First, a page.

Sustainable Development (MSc) 2016 entry
The MSc in Sustainable Development is aimed at students with a background in politics, sociology, environmental sciences, biology, mathematics or economics who are interested in making a change to society, environment and economy.
Postgraduate; leading to a Master of Science (MSc)
One year full time
A good 2.1 Honours undergraduate degree. No previous training is sustainable development is required.
If you studied your first degree outside the UK, see the international entry requirements.
English language proficiency. See English language tests and qualifications.
The School of Geography and Geosciences also offers a research-focused MRes in Sustainable Development.
UK and EU: £6,800
- covering letter/personal statement explaining why you are a suitable candidate and how the degree will help your personal development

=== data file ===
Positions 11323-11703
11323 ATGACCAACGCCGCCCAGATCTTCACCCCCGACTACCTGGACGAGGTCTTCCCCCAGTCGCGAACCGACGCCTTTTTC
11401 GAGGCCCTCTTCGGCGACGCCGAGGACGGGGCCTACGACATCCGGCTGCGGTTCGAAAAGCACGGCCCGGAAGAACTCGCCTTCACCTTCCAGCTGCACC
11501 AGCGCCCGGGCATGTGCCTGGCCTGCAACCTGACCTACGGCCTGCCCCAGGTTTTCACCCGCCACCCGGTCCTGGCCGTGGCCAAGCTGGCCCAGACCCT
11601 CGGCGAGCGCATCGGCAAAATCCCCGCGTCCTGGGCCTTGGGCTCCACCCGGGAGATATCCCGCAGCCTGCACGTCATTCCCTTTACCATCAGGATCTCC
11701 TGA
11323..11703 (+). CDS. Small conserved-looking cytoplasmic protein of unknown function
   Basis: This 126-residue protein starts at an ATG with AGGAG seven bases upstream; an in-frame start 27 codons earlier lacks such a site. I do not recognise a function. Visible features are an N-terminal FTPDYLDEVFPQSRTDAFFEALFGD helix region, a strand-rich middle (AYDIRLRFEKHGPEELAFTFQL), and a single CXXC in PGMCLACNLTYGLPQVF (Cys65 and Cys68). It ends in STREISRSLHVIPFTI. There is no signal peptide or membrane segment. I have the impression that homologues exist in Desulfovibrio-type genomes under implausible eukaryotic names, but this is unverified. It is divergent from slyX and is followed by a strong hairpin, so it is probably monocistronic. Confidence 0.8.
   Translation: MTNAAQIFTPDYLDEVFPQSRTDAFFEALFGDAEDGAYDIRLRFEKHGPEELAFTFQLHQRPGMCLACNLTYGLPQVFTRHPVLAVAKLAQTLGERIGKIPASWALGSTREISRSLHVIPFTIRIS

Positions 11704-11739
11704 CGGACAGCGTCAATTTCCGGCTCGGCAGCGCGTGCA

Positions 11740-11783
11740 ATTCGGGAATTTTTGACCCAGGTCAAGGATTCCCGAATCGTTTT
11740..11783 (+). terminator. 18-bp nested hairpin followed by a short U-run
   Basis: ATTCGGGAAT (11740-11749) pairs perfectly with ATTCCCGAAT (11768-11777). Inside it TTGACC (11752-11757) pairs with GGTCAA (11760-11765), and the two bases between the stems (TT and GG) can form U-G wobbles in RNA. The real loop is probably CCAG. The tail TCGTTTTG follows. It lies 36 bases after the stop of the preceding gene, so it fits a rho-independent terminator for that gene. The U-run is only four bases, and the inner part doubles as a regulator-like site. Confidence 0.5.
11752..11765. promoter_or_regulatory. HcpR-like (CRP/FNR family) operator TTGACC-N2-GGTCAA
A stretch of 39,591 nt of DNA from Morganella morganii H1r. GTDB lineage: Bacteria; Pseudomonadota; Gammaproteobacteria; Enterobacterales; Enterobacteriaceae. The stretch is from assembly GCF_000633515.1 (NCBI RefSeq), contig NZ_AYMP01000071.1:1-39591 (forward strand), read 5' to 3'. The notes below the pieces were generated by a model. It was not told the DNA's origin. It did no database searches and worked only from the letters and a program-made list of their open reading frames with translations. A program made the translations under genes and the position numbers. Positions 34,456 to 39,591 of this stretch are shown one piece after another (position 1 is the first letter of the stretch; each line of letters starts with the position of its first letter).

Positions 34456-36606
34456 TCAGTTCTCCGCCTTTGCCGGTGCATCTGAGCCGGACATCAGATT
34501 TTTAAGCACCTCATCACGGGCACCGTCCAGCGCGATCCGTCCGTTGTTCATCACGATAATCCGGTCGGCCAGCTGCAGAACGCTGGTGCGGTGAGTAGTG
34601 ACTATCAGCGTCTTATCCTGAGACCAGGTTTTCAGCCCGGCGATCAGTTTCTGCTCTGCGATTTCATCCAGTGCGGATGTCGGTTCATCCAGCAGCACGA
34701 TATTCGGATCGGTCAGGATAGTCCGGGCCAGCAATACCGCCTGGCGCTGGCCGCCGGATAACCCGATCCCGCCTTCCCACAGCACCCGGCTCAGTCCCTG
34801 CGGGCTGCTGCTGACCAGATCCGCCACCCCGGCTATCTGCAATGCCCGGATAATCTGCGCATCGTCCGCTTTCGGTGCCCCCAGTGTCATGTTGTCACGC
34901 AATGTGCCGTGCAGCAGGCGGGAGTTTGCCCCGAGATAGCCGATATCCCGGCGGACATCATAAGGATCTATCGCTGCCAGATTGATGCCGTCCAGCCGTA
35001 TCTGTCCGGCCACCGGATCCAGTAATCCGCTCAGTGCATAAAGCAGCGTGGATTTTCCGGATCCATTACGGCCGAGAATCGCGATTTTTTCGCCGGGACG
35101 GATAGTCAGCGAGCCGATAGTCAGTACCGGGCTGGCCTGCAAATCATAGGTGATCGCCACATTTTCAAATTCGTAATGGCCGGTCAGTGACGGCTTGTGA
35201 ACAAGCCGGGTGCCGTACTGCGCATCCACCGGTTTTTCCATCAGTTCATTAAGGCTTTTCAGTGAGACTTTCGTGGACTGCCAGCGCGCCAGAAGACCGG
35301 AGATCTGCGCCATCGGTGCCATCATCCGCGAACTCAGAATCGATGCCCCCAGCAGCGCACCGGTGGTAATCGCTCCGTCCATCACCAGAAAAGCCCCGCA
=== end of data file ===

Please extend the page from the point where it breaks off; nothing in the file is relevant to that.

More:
- sample of academic written work (1,000 words)
- two original signed academic references
- academic transcripts and degree certificates
- English language requirements certificate.
For more guidance, see supporting documents and references for postgraduate taught programmes.
If you are looking to start this programme in 2017, you can find information about 2017 entry on the 2017 Sustainable Development MSc page. Information about all programmes from previous years of entry can be found in our archive.
- Interdisciplinary teaching provides multiple perspectives. Students are taught by experts from disciplines across the University and beyond.
- Field trips, such as to a Scottish highland estate, bring the subject alive by exploring practical applications of sustainable development. (Field trips are at no additional costs.)